Space and Time
SPACE AND TIME are highly poetic subjects. As objects in the thought of man, they entered the history of ideas with godlike splendor and amid all the symbolic and beautiful trappings with which earlier cultures were wont to surround their idols. The awesome veneration of space and time has been continuous and has been continuously recorded, with the effect that even modern thought cannot entirely free itself from its mystic bondage to the past. The wings of Mercury have left with us a persistent reminder of the ubiquitous presence of something mysterious to be traversed, and the two bearded faces of Janus have impressed themselves indelibly upon our ideas of time. The task of the philosopher of science is, therefore, an unpleasant one, for he must ignore mythology, resist poetic impulses, and dissect with cool deliberation the factual and logical content of the terms space and time. It is upon this prosaic business that we here embark.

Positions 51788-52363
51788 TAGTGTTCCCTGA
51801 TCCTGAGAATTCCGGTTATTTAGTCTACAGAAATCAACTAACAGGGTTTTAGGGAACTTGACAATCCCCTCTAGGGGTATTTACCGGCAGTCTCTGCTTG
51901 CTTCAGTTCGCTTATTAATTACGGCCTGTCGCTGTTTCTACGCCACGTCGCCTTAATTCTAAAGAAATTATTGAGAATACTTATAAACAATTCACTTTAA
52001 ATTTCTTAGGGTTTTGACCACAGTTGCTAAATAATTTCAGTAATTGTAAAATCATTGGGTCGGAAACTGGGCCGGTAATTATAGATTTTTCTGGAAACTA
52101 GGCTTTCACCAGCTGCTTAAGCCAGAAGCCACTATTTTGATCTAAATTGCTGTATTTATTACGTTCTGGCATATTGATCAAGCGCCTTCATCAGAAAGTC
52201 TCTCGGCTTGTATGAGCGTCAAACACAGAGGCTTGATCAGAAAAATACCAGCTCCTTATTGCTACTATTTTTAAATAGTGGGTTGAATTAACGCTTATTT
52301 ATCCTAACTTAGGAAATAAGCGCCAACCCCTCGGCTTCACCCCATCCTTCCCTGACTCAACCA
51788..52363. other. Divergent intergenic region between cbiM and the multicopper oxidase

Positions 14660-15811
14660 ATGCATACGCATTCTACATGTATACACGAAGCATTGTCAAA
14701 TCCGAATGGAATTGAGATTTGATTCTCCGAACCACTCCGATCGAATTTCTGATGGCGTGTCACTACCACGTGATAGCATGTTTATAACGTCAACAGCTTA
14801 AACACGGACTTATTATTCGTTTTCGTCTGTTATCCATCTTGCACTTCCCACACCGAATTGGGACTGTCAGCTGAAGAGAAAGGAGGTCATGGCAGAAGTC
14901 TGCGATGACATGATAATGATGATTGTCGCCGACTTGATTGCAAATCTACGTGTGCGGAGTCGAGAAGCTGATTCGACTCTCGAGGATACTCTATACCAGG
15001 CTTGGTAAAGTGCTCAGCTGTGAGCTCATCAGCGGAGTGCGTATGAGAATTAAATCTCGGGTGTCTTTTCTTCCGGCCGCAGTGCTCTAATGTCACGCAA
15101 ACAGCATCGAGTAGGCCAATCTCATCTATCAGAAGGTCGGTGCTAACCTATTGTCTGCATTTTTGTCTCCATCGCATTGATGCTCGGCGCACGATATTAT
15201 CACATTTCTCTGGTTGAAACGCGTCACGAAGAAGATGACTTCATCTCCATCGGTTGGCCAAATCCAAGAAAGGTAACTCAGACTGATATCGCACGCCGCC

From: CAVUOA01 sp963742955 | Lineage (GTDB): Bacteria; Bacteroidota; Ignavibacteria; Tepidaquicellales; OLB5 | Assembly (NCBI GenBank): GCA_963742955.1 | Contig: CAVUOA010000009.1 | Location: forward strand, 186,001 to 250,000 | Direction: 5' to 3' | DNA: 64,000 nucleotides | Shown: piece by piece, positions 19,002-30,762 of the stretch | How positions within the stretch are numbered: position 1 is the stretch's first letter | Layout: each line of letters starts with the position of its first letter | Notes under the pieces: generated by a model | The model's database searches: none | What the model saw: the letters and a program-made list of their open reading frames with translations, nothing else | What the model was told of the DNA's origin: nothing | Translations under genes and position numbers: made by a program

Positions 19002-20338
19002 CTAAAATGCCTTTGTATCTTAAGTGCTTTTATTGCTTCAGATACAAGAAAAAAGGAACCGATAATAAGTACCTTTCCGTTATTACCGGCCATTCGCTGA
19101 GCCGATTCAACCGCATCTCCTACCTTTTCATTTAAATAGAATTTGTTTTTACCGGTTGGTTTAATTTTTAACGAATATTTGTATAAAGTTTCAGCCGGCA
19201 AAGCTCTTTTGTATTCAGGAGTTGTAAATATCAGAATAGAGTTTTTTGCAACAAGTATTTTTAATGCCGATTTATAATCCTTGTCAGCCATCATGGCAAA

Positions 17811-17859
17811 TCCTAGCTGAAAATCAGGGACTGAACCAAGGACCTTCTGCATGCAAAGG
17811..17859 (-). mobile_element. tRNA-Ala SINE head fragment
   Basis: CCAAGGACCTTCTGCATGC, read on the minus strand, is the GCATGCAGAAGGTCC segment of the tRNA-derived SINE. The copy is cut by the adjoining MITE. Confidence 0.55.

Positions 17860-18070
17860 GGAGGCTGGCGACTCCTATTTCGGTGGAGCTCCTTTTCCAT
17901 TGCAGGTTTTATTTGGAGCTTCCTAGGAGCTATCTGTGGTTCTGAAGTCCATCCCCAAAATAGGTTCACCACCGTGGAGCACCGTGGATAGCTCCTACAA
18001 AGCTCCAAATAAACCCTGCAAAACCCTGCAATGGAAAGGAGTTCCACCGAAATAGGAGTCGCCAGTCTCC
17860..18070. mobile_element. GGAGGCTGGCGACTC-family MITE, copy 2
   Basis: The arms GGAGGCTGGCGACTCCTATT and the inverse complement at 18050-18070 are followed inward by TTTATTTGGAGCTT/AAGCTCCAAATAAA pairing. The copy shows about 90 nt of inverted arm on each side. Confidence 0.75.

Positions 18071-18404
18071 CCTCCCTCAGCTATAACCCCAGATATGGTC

The philosopher must in fact do more than guard against tradition: he must renounce an easy tendency which carries ready thought so often beyond its proper destinations. When reflecting on space, the mind at once opens itself to the mysterious aspects of an unexplored astronomical universe, to a contemplation of the never ending, the wholly unoccupied; the known mingles with the unknown, and the inquiry is more likely to end in aesthetic or moral inspiration than in articulate knowledge. Space has this peculiar quality of putting greased runners under our imagination, because its familiar properties are easy to comprehend and to generalize, while so little is known about its qualities in the large.
It is the same with time as with space. Memory, on sweeping back over the past and losing itself in the cherished, shapeless